Protesters and counter protesters came dressed for a fight, but there was no violence outside the Drag for All Ages show on September 29.
Mile High Comics owner and event co-founder Chuck Rozanski – who also goes by Bettie Pages — expressed frustration with both the protesters and their opponents on Sunday, because the conflict detracts from the event's focus on supporting LGBTQ youth.
Statistics suggest many transgender youth could use that extra support. According to a 2015 survey by the National Center for Transgender Equality 40, percent of transgender adults have attempted suicide. Of those attempts, 92 percent were made before the age of 25.
But protesters claim Drag for All Ages introduces children to sexual themes that are not age-appropriate and criticize the fact that young people perform in the shows.
The claim that the event isn't family-friendly is wrong, Rozanski explains. In creating their acts, all of the artists are told they cannot do anything that would be unacceptable for a performance at a public school.
Volunteers with the activist group Parasol Patrol stood alongside Rozanski, creating a barrier between those coming to see the show and the loud protesters — whose comments were occasionally graphic and obscene.
In pointing out the factions lining the street, Rozanski let out a sigh.
Roughly two dozen people had come to protest the show, with about the same number counter-protesting.
Those who objected to the show on religious grounds set up a portable speaker system across from a parking area.
"This is a very sexualized event," a protester yelled into the microphone. Behind him, others waved signs that said "Sexualizing children is not love," and "Shut it down. Child drag is child abuse."
At least three men in opposition to the drag show wore helmets and carried shields; one displayed a knife on his hip. Six protesters wore the yellow-banded black polo shirts the Proud Boys claim as their uniform. The Southern Poverty Law Center has classified the Proud Boys as a hate group.
Across 46th Avenue from the protesters, counter-protesters gathered behind anti-fascist banners. Most wore bandannas over their faces and rainbow arm bands. Two counter-protesters wore helmets — one of which was clearly a repurposed bicycle helmet. Other than small cans of pepper spray, they appeared to be unarmed. When members of the Parasol Patrol passed by, the counter-protesters cheered and applauded.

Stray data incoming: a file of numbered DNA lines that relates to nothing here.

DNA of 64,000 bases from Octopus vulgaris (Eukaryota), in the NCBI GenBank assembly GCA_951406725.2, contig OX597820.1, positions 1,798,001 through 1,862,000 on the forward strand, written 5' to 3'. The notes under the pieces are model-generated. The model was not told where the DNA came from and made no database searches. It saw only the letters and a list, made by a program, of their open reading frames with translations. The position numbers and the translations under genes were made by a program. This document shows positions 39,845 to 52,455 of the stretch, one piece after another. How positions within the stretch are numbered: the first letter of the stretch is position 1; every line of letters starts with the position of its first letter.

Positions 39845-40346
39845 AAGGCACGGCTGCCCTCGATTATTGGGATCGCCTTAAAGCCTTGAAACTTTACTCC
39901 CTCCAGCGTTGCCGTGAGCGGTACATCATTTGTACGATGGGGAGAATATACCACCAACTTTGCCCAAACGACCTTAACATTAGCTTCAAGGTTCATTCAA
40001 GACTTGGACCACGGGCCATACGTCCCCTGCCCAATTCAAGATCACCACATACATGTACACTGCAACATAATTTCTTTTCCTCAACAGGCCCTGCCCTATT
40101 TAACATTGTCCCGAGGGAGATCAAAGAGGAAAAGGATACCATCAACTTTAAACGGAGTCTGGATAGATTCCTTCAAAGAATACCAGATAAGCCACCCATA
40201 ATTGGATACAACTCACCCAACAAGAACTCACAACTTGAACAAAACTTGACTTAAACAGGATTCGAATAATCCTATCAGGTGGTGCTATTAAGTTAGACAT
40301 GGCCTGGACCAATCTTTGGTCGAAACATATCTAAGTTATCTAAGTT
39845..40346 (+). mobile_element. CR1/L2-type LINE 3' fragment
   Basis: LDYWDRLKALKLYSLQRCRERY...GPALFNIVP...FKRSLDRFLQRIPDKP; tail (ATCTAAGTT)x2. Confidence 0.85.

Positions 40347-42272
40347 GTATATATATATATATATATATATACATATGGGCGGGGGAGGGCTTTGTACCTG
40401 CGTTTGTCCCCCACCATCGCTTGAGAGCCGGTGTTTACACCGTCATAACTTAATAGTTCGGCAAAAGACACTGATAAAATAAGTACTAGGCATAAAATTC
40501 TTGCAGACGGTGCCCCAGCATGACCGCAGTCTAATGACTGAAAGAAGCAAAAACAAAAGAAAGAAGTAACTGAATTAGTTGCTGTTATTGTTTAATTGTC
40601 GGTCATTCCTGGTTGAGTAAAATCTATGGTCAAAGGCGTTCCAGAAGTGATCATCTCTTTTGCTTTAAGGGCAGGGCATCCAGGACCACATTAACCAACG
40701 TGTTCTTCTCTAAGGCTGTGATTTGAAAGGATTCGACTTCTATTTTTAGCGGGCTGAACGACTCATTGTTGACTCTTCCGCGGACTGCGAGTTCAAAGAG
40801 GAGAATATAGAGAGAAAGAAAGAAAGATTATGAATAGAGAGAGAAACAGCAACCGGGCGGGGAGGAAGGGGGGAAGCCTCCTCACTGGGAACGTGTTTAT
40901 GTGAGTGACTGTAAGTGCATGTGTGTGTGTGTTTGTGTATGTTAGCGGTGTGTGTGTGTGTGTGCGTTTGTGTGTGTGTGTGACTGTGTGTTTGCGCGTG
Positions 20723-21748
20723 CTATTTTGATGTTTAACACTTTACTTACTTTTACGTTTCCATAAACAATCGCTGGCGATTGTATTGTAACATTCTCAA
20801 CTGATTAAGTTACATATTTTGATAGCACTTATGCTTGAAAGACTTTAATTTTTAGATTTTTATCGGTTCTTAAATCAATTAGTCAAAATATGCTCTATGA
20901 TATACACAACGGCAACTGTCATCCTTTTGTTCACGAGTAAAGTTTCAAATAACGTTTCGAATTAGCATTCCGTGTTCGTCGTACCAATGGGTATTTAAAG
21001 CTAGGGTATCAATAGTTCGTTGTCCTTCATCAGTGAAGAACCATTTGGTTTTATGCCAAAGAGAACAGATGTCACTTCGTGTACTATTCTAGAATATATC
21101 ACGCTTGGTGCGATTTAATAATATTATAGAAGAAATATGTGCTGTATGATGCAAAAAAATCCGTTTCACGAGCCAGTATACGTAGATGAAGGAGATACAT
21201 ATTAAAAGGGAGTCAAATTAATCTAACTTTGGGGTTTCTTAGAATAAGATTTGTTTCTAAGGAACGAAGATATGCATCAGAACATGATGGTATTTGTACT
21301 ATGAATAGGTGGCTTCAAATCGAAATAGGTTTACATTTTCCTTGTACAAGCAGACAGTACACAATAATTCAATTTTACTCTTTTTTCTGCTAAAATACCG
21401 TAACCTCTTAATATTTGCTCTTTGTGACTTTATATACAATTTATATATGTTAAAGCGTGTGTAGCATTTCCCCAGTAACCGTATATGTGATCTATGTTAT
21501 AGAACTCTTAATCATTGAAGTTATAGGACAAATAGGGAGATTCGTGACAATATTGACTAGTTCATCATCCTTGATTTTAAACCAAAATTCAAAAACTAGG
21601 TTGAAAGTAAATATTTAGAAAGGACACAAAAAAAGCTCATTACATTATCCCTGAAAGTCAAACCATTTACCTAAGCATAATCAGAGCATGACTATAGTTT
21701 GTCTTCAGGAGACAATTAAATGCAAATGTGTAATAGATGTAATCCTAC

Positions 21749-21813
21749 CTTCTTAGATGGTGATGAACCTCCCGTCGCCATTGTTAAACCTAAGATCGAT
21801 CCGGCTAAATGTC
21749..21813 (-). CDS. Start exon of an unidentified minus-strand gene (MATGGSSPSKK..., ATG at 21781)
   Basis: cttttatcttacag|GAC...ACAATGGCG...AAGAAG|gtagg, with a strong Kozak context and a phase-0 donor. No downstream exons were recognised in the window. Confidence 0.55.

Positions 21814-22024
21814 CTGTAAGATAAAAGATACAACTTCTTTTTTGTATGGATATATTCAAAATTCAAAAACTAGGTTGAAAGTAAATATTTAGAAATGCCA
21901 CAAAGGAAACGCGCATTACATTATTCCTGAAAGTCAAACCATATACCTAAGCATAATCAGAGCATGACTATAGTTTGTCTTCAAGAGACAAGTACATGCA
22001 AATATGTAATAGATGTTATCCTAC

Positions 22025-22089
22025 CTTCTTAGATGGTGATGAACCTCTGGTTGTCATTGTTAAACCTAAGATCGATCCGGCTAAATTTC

More than a dozen police stood between the rival groups of protesters.
The scene was intimidating for some families trying to get inside. An Aurora mother named Jasmine brought her three children to the event to support a family friend. Jasmine asked that her last name not be used out of privacy concerns.
"It's unnerving, because you don't want to bring your kids somewhere unsafe," Jasmine said, sitting inside the venue.
Members of the Parasol Patrol met her family about half a block away from the store's entrance. The volunteers shielded Jasmine and her children with umbrellas, until they were behind a barrier of gay pride and American flags. Behind the flags, the protesters were almost inaudible, as an eight-piece band played upbeat music.
Jasmine's children didn't hear any of the accusations of pedophilia that had been shouted by protesters throughout the afternoon, she said.
Her daughter remained excited for the performance.
By the time Jasmine's family crossed the protest lines, the Proud Boys weren't using their bullhorns to protest the event, but were instead trading insults with counter-protesters.
Just after 6 p.m., one of the counter-protesters holding a banner that read "We bash back" yelled at the protesters, "Event's still on, guys; you failed again."
Inside, families sat at tables set with bubble gum and Girl Scout Cookies.
The event's co-producer, Miss Jessica, took the stage in a long black dress and a sparkly red and black robe.
"Thank you first and foremost to all of you for coming through that," she said, gesturing toward the street.
There, a handful of religious protesters and their speaker remained. A few counter-protesters shouted back at them.
Inside, Bettie Pages lip-synched to Beyoncé's "If I Were a Boy."
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